Help for Holiday Stress
Writer // John Cinnamon Photographer // Laura Arick
Decorating. Thanksgiving dinner. Family visits. Christmas shopping. Office parties. School programs. Neighborhood parties. Christmas dinner. New Year’s Eve parties.
While some people thrive on the hustle and bustle of the holiday season, there are many that are paralyzed by the stress. From long-simmering family tensions that invariably bubble over at the Thanksgiving dinner table to trying – often in vain – to maintain a healthy lifestyle when there are cookies and cakes at every turn, the holidays can easily become anything but a joyous occasion.
“Stress can come and go, but there is also a time when stress can become so bothersome that you need to reach out to someone,” says Dr. Kelly Young, owner of Evergreen Psychological Services in Zionsville. She says having the support of a good social network of friends and family is the first step.
Also, knowing how to manage your own stress can be helpful. “Try and manage expectations,” says Dr. Young. “Setting realistic expectations is extremely important during this time. The idea that no holiday is perfect is key. If you are concerned about getting together with family members, being proactive and planning activities is often helpful or try focusing on positive memories, relationships, or conversations.”
But if that does not seem to work, she suggests reaching out to a psychologist or other licensed mental health professional, and that is where can help. With a staff of five psychologists, a psychiatrist, a licensed mental health practitioner and a licensed clinical social worker, Evergreen offers the full spectrum of mental health services for everyone from children to the elderly.
Dr. Young realizes that many people may feel like there is a stigma attached to seeking out a mental health professional. “The hope is that people are aware of the adverse consequences or negative impact that holiday stresses may have,” she says. “And it is more important to get help, to reach out and say, ‘You know what? I am going to need some guidance to get through the situation that I’m in.’”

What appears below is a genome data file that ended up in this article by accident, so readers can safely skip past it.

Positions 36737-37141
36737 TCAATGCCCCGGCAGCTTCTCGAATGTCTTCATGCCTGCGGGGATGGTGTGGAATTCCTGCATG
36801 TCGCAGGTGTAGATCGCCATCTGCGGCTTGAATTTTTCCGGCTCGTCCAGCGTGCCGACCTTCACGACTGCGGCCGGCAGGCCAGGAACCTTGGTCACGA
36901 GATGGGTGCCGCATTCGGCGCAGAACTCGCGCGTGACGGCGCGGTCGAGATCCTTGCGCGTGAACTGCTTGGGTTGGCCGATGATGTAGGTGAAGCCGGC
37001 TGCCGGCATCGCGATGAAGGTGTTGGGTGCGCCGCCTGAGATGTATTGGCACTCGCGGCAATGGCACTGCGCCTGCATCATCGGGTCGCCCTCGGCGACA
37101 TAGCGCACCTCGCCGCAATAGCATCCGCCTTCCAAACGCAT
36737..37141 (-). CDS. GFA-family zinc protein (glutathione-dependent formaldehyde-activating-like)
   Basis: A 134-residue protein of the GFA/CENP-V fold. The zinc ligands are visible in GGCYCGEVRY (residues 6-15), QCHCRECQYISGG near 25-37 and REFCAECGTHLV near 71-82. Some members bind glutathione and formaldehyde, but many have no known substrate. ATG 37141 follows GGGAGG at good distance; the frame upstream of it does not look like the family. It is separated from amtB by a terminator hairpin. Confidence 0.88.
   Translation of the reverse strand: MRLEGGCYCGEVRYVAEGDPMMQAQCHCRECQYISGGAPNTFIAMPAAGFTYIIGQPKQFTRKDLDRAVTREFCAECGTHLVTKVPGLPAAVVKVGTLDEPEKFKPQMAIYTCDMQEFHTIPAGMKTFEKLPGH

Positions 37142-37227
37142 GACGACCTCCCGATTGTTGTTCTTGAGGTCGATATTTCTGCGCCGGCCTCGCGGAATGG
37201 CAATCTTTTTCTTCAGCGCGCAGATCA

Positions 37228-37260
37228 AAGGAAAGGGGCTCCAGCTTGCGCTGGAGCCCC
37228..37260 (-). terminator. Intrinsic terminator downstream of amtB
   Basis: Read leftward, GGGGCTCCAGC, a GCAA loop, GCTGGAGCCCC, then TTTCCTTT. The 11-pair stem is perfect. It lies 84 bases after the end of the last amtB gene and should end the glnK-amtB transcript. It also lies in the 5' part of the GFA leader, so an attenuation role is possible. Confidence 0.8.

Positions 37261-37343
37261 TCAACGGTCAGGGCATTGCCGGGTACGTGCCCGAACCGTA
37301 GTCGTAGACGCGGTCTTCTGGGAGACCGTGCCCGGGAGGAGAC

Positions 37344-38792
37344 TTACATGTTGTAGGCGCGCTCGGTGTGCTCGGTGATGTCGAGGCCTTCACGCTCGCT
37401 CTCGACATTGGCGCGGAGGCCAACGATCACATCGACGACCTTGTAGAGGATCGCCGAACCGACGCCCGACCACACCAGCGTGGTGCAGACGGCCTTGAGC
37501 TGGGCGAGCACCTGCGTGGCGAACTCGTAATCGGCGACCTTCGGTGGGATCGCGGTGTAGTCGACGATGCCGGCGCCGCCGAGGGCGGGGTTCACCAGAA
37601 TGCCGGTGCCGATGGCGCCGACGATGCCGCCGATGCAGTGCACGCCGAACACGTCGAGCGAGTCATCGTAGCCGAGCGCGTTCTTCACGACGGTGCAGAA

“Our clinicians can help identify problem areas and develop action plans to help,” says Dr. Young. “They can also help individuals develop strategies to cope with their unique circumstances. Substance use often comes during the holidays. People may cope with stress by drinking.”
If that is the case, Dr. Young recommends Dr. Colin Rak-Dietz, a psychologist at Evergreen who specializes in the treatment of substance use disorders. He can also help patients deal with grief and loss, a problem common to the holiday season. “This can be a very emotional time for people,” says Dr. Young. “It can be a very happy, joyous time, but it can also be a time where we remember those who are not with us.”
Those with eating disorders can find the holidays particularly stressful. “If you struggle with restricting or overeating, and you are surrounded by party after party after party, it can be extremely stressful, says Dr. Young. For those individuals, she suggests Dr. Stephanie Drescher, another one of Evergreen’s psychologists, who specializes in the treatment of eating disorders, including over-eating, under-eating, binge eating, and body acceptance.
The winter months can often be difficult for individuals who have seasonal affective disorders or physical conditions that may be exacerbated by the fall and winter. For those clients, there is Timothy Salmons, a Licensed Clinical Social Worker.
If you do not feel you are ready for professional help, Dr. Young says it’s still important to take care of yourself during the busy and stressful holidays. “Eat healthy, drink plenty of water, get plenty of sleep, and regular physical activity. All of those are extremely helpful to manage stress during this time,” she says.
And maintain this basic perspective: “Thanksgiving is one Thursday of the whole year, and Christmas is one day, so while it’s a very intense time, it’s a very short period of time.”
But if (or when) it all gets to be too much, know that you have somewhere close to turn: Evergreen Psychological Services. Visit evergreenzionsville.com.